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SBIR/STTR

In-Flight Measurements of Unsteady Pressure using Fast PSP, Phase I

Active Technology Project

Project Introduction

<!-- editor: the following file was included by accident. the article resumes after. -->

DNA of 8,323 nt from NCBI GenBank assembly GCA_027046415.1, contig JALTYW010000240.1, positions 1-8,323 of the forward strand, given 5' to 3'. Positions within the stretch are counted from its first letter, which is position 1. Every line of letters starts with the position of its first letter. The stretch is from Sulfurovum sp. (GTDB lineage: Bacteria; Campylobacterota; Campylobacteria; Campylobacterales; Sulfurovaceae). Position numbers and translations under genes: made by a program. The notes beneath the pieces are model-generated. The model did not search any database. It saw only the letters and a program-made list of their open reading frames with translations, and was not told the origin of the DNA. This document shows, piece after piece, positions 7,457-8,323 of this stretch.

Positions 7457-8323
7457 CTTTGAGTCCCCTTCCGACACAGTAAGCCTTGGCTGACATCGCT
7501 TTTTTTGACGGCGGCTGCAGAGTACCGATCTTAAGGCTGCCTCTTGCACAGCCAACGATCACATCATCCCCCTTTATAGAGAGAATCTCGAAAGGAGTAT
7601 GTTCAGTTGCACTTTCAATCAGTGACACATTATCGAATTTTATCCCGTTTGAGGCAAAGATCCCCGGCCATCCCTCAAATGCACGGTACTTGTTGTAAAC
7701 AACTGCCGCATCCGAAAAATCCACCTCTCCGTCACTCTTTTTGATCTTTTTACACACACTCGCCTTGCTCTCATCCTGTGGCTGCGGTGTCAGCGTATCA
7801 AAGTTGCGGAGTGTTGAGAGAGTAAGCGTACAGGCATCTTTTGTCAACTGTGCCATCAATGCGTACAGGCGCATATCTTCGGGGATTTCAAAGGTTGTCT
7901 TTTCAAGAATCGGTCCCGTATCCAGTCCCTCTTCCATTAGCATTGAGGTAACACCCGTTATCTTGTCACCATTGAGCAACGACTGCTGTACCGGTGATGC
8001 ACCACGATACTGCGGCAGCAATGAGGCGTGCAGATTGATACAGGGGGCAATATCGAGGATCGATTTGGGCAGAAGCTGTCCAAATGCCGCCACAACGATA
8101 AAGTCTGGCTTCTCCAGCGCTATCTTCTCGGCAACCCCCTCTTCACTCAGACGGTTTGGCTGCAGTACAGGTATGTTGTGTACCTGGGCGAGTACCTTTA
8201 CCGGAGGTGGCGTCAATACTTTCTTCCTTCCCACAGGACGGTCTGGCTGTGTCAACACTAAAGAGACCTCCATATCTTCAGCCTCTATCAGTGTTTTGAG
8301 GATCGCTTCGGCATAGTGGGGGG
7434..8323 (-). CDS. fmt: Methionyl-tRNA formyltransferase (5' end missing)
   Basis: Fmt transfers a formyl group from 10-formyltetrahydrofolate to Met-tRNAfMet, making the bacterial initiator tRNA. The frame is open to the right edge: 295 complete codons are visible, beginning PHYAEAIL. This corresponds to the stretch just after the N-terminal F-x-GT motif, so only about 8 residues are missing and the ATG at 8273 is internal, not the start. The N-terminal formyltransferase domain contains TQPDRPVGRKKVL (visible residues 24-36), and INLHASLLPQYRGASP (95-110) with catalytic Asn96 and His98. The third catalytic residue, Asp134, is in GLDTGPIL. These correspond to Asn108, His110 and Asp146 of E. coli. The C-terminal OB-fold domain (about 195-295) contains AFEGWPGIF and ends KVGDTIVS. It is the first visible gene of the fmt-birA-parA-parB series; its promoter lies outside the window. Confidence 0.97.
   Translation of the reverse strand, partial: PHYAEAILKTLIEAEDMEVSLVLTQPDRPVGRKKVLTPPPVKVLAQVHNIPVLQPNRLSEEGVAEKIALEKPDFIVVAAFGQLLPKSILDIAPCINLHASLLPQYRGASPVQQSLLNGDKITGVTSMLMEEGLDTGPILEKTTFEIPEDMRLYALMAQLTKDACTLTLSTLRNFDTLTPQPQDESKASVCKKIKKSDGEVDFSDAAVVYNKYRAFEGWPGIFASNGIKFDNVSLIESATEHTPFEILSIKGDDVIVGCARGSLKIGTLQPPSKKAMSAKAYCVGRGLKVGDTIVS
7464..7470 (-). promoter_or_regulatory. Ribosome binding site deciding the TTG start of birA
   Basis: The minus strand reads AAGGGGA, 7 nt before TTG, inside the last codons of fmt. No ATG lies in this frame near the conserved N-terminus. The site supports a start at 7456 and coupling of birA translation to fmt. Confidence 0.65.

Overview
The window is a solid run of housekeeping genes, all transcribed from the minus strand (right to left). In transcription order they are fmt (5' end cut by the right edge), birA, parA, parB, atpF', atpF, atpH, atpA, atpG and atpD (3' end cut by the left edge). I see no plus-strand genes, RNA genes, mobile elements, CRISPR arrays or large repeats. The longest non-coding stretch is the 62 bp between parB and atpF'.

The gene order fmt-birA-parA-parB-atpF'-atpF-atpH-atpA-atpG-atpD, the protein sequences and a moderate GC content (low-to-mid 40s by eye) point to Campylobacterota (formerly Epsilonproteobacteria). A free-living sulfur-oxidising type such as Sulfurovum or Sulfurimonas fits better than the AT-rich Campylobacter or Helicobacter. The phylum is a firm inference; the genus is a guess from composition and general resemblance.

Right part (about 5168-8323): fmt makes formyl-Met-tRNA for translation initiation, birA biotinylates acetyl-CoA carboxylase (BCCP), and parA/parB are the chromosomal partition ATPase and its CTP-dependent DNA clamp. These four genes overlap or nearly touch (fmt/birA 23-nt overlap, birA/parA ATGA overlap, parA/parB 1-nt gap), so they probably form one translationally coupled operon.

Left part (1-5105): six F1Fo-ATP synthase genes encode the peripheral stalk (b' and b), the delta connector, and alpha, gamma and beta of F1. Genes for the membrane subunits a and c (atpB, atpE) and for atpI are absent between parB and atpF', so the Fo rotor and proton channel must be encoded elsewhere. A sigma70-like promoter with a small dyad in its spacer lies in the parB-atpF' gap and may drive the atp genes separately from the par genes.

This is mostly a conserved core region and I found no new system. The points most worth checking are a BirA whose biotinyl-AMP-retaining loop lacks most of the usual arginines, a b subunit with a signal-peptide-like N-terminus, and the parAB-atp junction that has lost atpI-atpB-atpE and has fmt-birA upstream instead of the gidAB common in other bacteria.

Flight research is a critical element for the validation of ground test measurements and the maturation of new technology. Experimental measurement systems that offer fast response, high accuracy and reliability, and require minimal modification of the flight vehicle are needed to conduct flight research more effectively. There have recently been significant advances in the use of one such technology, fast responding Pressure-Sensitive Paint. Fast PSP offers a means of acquiring unsteady pressure data at millions of locations on a model surface, a capability that has recently been demonstrated in large transonic wind tunnels such as AEDC 16T, the Ames 11-foot, and Langley 14X22. Demonstration of this measurement technique in flight testing is the goal of this proposal. Use of the fast PSP system in flight involves, applying a polymer paint to the region of interest, illuminating the paint with 400-nm lighting, and then imaging the paint with a fast framing camera. Each pixel on the camera acts as a pressure tap, and therefore, continuous distributions of the unsteady pressure on the painted surface are acquired. While optical access to the region of interest is required, there are key fluid structures on the top surface of a wing, such as shock boundary layer interactions and wing buffet, that are easily viewed from the passenger compartment of a plane. ISSI, in collaboration with Calspan, propose a demonstrating unsteady pressure measurements on a shock wave boundary layer interaction on the top surface of the Calspan Gulfstream G-III wing in-flight using fast PSP. By combining ISSI experience with fast PSP and Calspans existing flight test capability, a successful program is anticipated. During Phase II, we anticipate packaging the fast PSP system for deployment to the NASA flight test bed aircraft, specifically the SCRAT program, and repackaging the system for use in regions with limited optical access, such as the landing bay, to study cavity acoustics. More »

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